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|History of Alaska|
The Kobuk River Stampede was a brief gold rush on the Kobuk River in Alaska. From 1897 to 1898, several false accounts of the discovery of gold on the Kobuk led nearly 2,000 gold seekers to the area. Most of these prospectors arrived by ship, during the spring of 1898, from the West Coast of North America. The gold rush was brief, with its peak from 1898 to 1899, for local people spread the word upon arrival that no gold was to be found. Out of these 2,000 people, only 800 remained to search; and despite their efforts, only small amounts of placer and lode gold were discovered on a few of the Kobuk's tributaries. Other than the gold deposits, copper, asbestos and lead were also found.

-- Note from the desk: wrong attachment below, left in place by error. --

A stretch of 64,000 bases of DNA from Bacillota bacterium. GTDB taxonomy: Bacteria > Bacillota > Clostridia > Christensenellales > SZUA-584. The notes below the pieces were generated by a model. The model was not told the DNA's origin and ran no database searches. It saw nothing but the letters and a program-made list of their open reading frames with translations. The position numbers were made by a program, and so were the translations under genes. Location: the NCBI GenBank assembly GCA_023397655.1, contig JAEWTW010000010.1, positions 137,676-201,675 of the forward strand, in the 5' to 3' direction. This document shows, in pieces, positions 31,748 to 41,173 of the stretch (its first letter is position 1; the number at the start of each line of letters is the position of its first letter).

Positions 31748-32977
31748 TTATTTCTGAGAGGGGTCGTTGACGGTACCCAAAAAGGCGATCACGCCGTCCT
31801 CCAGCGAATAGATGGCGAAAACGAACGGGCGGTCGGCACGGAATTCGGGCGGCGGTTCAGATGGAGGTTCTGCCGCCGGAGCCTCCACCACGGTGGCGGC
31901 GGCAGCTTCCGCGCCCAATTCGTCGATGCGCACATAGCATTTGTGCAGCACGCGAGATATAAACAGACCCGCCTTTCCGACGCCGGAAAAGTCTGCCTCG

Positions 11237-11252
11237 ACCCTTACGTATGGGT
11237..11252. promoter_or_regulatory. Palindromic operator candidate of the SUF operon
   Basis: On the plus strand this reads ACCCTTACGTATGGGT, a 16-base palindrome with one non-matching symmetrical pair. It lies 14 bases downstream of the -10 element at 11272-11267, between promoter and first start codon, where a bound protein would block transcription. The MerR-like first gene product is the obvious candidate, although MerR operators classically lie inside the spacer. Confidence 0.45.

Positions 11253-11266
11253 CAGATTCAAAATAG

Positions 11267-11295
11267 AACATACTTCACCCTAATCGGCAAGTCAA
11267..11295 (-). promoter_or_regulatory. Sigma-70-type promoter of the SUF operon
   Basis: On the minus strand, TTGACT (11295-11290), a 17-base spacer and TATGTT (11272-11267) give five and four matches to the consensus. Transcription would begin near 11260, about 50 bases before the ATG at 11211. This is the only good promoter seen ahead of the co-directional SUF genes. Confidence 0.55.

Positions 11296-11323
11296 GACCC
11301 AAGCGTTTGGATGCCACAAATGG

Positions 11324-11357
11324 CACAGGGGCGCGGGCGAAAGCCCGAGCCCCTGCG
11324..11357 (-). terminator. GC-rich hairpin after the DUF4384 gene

Because of the disappointingly small amount of gold, most of the prospectors left soon, some bound for other gold strikes at Nome and the Koyukuk River. Even though the area still produces some placer gold, the gold rush did not notably affect the economy and development of the area.
- "Kobuk Gold Rush". National Park Service. Retrieved 2009-04-10.
- "Investigations of the Kobuk River Asbestos Deposits: Kobuk District, Northwestern Alaska" (PDF). U.S. Department of the Interior. Archived from the original (PDF) on 2008-10-10. Retrieved 2009-04-10.